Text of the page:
Scammers use cute puppy pictures online to lure in tens of thousands of unsuspecting victims in U.S. | Money

Scammers are using cute and cuddly pictures of puppies to lure in tens of thousands of unsuspecting victims around the U.S., an investigation by the Better Business Bureau has found.

The BBB found that at least 80 percent of sponsored advertising links that appear in Internet searches for pets may be fraudulent. Most of the scams use photos of puppies, but other victims were drawn in with pictures of kittens, parrots or other animals.

The scam involves websites advertising specific breeds of puppies for purchase that then are never delivered when ordered.

Scammers typically ask for a deposit to be wired via Western Union or Moneygram. They then often ask for more money for shipping, insurance and other fees associated with transporting the animals. The thieves usually require correspondence be done by email, text message or by phone. Any request to meet the seller or see the animal before payment is denied.

Locally, the BBB has received about 900 reports of the scam, said Jim Hegarty, president of the BBB serving Nebraska. Law enforcement and the BBB believe the scam is so pervasive in part because people are embarrassed to report that they were victims.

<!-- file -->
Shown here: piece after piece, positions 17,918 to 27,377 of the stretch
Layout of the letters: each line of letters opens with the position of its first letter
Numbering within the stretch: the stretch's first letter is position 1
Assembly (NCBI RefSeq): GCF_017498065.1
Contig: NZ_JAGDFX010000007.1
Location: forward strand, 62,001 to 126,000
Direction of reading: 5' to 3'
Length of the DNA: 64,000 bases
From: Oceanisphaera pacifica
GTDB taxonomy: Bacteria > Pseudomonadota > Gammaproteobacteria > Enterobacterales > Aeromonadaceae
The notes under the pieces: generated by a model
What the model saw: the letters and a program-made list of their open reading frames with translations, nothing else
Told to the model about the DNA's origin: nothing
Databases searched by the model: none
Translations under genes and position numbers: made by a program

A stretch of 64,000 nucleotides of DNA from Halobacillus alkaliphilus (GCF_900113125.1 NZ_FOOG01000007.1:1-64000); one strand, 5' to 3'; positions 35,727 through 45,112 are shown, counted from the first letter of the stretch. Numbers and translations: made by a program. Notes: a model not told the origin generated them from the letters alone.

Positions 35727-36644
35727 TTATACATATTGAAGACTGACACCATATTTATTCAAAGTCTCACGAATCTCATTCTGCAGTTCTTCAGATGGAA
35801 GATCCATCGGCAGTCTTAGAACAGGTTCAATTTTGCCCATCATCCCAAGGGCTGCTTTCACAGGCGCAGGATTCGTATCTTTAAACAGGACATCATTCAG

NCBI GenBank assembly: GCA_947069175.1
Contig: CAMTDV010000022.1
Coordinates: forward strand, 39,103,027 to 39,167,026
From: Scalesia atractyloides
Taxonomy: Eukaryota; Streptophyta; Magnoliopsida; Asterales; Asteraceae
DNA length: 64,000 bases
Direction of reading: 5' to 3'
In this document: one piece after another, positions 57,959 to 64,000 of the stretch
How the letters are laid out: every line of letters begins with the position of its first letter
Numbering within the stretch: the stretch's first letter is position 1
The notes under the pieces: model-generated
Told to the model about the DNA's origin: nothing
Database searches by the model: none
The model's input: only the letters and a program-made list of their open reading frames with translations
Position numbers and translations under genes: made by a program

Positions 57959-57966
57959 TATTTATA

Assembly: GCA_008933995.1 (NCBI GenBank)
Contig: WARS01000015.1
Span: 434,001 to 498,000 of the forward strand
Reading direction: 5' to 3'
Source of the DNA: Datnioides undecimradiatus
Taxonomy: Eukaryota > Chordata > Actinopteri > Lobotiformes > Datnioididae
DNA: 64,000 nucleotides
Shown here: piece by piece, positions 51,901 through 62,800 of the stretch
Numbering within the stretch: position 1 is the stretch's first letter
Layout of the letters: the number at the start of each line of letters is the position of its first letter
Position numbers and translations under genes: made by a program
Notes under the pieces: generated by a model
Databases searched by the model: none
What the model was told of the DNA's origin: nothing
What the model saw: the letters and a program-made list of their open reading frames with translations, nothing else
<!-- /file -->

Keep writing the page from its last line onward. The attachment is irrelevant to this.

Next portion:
Most of the scams originate in the West African country of Cameroon and use workers in the United States to pick up wire payments.

Among local victims were Judy and Phil Stroy of Murdock, Nebraska. After their beagle died, the couple were on the hunt for a new beagle puppy. Judy found one online said to be in Dallas. She talked with a man on the phone who requested $400 via Moneygram. After the couple made the payment, the man said he would then need $750 for shipping insurance. The Stroys refused, and then were unable to reach the man who had already picked up the $400.

Judy Stroy said looking back, there were red flags, such as misspelled words on the website or oddly phrased sentences.

“There’s all kinds of red flags out there if you know what you’re looking for or you’re suspicious,” she said.

Some tips on how to avoid the scam, say the BBB:

>>Look for pets at a local animal shelter or a local animal rescue. Such pets are vaccinated and in good health before they can be adopted.

>>If you want to buy a dog online locally, request a visit to the breeder’s property. “If they won’t, that’s usually a red flag,” said Mark Langan, vice president…

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